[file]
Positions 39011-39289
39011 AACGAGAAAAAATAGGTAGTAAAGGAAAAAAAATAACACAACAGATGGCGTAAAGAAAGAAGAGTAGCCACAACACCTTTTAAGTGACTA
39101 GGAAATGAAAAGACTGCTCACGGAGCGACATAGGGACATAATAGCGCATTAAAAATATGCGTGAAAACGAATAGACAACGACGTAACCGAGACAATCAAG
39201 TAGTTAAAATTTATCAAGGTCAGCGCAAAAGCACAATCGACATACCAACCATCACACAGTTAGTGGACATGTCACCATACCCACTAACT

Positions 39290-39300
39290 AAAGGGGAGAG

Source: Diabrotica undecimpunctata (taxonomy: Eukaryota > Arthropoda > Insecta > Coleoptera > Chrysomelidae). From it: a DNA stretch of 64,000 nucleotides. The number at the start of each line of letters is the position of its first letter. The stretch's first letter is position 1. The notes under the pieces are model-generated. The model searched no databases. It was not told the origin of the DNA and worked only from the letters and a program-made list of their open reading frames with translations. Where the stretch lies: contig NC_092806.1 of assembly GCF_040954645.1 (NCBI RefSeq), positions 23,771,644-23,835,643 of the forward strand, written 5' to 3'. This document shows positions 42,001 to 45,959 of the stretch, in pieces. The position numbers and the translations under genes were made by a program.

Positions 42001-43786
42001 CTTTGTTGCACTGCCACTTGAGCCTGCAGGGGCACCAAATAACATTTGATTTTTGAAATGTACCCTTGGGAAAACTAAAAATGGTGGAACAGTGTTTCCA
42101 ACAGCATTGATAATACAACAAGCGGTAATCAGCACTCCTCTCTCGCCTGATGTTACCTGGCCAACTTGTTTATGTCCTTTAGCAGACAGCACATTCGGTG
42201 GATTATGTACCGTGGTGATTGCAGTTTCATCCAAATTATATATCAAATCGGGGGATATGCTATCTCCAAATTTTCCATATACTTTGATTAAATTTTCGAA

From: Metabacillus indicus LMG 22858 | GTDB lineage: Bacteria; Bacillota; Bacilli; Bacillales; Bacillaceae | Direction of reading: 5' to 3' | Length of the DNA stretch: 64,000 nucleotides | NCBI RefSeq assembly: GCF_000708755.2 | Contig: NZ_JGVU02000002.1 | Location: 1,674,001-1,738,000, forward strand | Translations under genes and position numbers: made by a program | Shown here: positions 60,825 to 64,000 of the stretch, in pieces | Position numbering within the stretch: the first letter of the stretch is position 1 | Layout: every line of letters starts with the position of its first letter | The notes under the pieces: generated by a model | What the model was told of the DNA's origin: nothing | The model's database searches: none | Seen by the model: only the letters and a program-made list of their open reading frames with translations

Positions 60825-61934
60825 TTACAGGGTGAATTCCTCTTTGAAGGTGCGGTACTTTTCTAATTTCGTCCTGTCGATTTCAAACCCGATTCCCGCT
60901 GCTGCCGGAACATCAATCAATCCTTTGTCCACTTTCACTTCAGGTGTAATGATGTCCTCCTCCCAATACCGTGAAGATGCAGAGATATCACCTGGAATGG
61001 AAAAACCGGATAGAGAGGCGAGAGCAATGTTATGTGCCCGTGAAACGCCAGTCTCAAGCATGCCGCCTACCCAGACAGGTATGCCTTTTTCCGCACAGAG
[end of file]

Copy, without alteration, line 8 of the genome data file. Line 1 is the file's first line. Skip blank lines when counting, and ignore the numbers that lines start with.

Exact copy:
Positions 42001-43786